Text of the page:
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The wonderful photographs that capture growing up in Wales in the 1980s

11 Jan 2023 5 minute read
Gurnos boys, Merthyr Rockabillies, Gurnos girls (Credit: Walter Waygood)

When Walter Waygood recently started posting photographs on social media that he had taken in the 1980s the reaction was unprecedented.

The photographer who is seen as one of Wales’ most renowned photographers has built a sizeable reputation for his documentary photography, revealing candid glimpses of the nation from yesteryear.

Back in the 1980s, Walter was working as an artist-in-residence at Pen-Y-Dre High School on the Gurnos Estate in Merthyr Tydfil.

It began a journey which would build up a wonderful archive of photographs of life on the Merthyr estate and further afield around the South Wales Valleys.

The pics he took form the basis of his Family of Merthyr collection – pictures taken around the valleys’ town in the ’80s and ’90s.

‘MERTHYR YOUTH’ Merthyr Tydfil 1983 (credit: Walter Waygood)

With the aim of documenting the changing face of society and culture in the area, his photographs are incredibly vivid and evocative of the time, opening windows to a Wales that was experiencing difficult times.

“Once I worked as as an artist-in-residence I then became a community artist around the South Wales Valleys using photography as an educational and social tool,” he said. “I was taking pics of the people I was working with as well as friends and family.”

‘MERTHYR YOUNG MUSICIANS’ Gurnos Housing Estate. 1984 (Credit: Walter Waygood)

As he continued, a natural archive of documentary photographs was being formed with an emphasis on youth culture.

“The beauty comes from the ordinary from the home environment, which I realised as a body of work was built up,” he said. “I was working with a younger generation.

“I want to instill a pride in the area where I came from. Unless you worked down the mines, back then you moved away from where you were from.

“I wanted young people to realise ‘hang on, stay put, there’s a tremendous history in the area we’ve got. I wanted to show a pride and dignity in working class life.”

VIEW IMAGES FROM WALTER WAYGOOD’S EIGHTIES COLLECTION

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Back then he had an intimate knowledge of youth tribes forged by his own experience.

“How did I get pride and identity? Well I was a skinhead back then,” he recalled. “There was a sense of belonging. Being a skinhead I was into reggae music. None of us were into the racialist side of it. It was all to do with youth culture and fashion.

“Merthyr was a hybrid of youth cultures. There were rockabillies, there were punk rockers, there were skinheads together. It was an exciting period.

“I loved the area I came from and I wanted to show that.”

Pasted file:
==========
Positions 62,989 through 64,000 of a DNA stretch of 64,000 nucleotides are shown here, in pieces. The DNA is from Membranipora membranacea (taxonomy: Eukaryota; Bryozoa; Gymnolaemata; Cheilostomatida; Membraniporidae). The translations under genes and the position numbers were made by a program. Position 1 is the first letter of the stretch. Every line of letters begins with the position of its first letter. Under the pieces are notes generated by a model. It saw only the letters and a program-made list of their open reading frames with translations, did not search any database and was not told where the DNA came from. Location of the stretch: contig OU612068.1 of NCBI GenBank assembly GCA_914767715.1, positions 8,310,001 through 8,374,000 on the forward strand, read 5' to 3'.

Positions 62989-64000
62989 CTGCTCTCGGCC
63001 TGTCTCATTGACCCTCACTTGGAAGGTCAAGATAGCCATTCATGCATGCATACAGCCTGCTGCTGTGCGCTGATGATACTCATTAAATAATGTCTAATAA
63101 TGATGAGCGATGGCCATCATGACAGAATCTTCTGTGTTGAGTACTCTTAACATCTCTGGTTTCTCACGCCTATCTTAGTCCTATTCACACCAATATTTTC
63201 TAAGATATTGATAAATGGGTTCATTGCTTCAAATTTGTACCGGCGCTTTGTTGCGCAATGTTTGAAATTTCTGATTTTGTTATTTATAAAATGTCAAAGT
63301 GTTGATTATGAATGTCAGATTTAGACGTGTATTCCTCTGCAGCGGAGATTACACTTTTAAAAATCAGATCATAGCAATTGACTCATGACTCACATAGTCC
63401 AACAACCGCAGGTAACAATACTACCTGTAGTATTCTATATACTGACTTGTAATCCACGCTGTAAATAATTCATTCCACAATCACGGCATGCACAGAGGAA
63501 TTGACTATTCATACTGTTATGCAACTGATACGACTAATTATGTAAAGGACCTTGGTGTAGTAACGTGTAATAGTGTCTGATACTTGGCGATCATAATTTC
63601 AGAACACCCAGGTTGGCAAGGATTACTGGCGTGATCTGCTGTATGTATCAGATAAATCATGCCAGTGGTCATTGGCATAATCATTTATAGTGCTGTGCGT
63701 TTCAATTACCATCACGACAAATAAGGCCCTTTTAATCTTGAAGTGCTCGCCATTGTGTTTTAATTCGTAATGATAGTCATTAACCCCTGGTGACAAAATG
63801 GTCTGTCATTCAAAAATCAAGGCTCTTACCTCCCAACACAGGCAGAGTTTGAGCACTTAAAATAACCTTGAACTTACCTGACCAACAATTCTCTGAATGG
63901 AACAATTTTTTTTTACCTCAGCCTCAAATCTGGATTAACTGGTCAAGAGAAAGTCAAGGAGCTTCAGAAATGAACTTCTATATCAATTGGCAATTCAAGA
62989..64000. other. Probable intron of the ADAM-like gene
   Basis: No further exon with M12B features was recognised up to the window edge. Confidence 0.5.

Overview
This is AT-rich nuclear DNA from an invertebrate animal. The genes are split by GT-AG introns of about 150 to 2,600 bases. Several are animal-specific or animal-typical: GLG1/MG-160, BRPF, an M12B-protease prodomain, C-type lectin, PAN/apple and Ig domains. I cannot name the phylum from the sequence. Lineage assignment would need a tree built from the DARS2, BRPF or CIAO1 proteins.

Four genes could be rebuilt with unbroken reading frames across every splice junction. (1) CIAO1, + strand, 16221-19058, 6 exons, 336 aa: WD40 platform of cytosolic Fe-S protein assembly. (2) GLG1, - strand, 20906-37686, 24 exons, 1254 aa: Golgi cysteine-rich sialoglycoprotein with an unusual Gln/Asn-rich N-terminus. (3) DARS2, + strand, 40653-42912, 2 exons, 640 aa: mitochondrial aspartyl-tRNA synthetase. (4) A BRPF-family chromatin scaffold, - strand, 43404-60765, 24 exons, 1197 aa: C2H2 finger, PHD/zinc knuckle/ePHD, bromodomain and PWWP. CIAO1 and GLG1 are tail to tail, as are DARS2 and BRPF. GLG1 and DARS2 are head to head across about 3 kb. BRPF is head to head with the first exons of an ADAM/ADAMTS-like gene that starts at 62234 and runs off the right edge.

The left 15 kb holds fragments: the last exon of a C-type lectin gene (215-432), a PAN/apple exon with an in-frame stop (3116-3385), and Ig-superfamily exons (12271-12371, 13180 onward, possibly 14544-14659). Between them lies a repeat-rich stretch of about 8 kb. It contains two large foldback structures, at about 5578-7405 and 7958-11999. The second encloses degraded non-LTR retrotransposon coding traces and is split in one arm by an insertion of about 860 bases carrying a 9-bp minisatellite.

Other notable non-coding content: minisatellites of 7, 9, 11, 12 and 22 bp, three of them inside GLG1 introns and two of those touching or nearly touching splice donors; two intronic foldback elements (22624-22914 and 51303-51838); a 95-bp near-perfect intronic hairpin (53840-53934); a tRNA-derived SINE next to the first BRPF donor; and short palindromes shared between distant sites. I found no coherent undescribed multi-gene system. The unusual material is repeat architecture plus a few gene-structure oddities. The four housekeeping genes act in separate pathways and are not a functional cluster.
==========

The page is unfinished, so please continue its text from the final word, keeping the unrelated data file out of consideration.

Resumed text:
He added: “The irony is that ambitions of the project have been built up through social media. The work has been opened up to a wider audience through the internet.”

‘MERTHYR SKINS & PUNK ROCKERS’ Merthyr Tydfil 1983 (Credit: Walter Waygood)

What is special about Walter’s work is that it has presented the photographer with a voyage of discovery of his own.

“Recent pictures that I’ve added to social media came as a result of a request to get together pictures in preparation for the anniversary of the Miners Srike next year,” he said. “I went through negatives and produced images for the first time since I pressed the shutter button of the camera 40 years ago.”

Miners

For the future, Walter has plenty to occupy him and the many collections of photographs that have formed the basis of several exhibitions that the photographer has staged over the years.

These include, in his own words…

“Working on the Family of Merthyr documentary and planning a second book and exhibition in the future.

“Working on a book and exhibition of the Family of Santa Claus. The Santa work will also be included in Phaiden publisher book on Christmas which will be released later in the year.

“Staging the Family Blaenafon exhibition which will fill every room in Blaenavon’s Workmans Hall. This will take place around May- September. The exhibition will be opened by Blaenavon’s former rugby internationals Terry Cobner and John Perkins who recently opened an exhibition at Torfaen Museum.

“Recently the National Library of Wales purchased a set of prints from the Miners & Factory Girls documentary to be added to their archive. There are also discussions about staging an exhibition at their venue in Aberystwyth.

“Working on a lovely documentary Beautiful Architecture of the South Wales Coalfield with Miners’ Memoirs.”

To find out more about Walter’s photography and his many exhibitions visit: walterwaygood.com

MERTHYR SKINHEADS 1983 (Credit: Walter Waygood)

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Andrew
Andrew
20 days ago

No more heroes anymore……

Stephen Mahoney
Stephen Mahoney
19 days ago

One of them pictured there sold more power tools to Merthyr builders than b&q.

Andrew
Andrew
18 days ago

Merthyr,s Del Boy back then, keeping the cogs of small business turning during the Thatcher years.

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